Sofia Pt. 08 – Memories of Delhi

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Anabelle was still asleep. I was glad, I didn’t feel like talking yet. I pulled on walking boots and headed out through the fields towards the woods. The sun was out, it would be hot again, but there was a slight mugginess that made me think a storm might come soon. The grey stallion in our neighbour’s field eyed me suspiciously, swishing away flies with his tail, whilst two mares loitered further off under the lone poplar in the centre of the field. One of a pair of swans that nest by my neighbour’s artificial pond flew so low over my head that I almost ducked. Idyllic.

I felt like shit. It wasn’t even ten o’clock and I felt like getting drunk. Anabelle had cheated on me, sucking off some stranger in melodramatic revenge for an infidelity that hadn’t happened. Or at least nothing I hadn’t done anything until after I’d found out that she’d cast herself in her personal pornographic telenovela. But now the simmering sexual tension between Sofia and me really had started to boil over; after this morning it would no longer be possible to pretend that there was nothing between us. Jesus, I had a paper to write: how was I ever going to get any work done?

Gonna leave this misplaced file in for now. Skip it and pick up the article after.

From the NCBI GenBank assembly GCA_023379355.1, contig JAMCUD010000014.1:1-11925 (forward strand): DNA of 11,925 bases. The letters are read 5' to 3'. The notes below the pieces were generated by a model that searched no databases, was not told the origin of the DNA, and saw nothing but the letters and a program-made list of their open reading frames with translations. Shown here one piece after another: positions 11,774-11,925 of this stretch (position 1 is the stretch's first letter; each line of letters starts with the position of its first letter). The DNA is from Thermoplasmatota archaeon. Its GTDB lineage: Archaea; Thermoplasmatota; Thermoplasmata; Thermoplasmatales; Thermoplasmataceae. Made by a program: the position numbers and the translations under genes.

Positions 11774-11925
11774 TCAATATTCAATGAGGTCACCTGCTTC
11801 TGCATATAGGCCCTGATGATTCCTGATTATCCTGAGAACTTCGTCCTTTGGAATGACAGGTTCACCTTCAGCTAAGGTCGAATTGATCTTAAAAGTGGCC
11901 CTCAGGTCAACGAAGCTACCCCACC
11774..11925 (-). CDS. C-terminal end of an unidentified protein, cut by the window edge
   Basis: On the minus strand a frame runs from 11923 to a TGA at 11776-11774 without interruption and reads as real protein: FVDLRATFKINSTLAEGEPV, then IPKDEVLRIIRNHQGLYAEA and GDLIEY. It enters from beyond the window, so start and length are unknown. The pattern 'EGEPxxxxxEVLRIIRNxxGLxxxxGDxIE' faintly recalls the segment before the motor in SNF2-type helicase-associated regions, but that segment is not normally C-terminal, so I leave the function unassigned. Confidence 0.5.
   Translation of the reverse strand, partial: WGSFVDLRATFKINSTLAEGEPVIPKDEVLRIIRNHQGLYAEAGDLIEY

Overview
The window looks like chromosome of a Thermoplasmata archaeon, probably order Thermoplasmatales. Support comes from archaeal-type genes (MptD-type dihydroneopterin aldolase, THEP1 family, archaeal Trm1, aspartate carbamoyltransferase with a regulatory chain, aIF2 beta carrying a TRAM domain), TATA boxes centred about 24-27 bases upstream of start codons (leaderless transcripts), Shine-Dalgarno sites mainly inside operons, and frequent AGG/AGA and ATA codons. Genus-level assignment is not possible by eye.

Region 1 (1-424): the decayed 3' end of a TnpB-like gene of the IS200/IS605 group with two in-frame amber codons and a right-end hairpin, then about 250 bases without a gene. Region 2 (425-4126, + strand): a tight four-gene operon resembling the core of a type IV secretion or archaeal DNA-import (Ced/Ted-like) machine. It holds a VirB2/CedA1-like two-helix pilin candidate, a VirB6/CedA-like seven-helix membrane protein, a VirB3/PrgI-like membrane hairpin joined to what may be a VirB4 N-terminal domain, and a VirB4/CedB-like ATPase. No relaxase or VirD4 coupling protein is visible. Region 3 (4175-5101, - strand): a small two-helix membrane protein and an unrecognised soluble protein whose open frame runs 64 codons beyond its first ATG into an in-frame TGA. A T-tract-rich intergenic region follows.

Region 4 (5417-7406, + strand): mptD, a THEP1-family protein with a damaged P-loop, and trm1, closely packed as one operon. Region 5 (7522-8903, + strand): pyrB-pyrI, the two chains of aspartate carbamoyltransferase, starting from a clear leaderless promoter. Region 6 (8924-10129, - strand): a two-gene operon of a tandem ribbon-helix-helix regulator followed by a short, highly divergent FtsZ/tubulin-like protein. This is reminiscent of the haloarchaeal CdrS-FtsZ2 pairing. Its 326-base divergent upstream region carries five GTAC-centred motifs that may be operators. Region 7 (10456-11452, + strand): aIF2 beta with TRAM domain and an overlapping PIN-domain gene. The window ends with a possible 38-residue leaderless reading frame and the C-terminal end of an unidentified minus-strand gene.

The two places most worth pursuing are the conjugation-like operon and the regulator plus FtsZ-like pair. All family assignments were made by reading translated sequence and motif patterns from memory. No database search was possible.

I’d been so happy with Anabelle. Five years. Five years during which the gravitational force pulling us together had seemed unassailable and the respect and love between us had seemed to be growing only stronger. So many shared moments: eyes meeting in complicity across public rooms; the lightness of her thigh against mine as we drank morning coffee on our porch; the familiar contours of her body under mine on our wide bed. My mind wandered back to the beginning: back to when her appearance had upended my life. Was it all going to disappear as unexpectedly as it had arrived?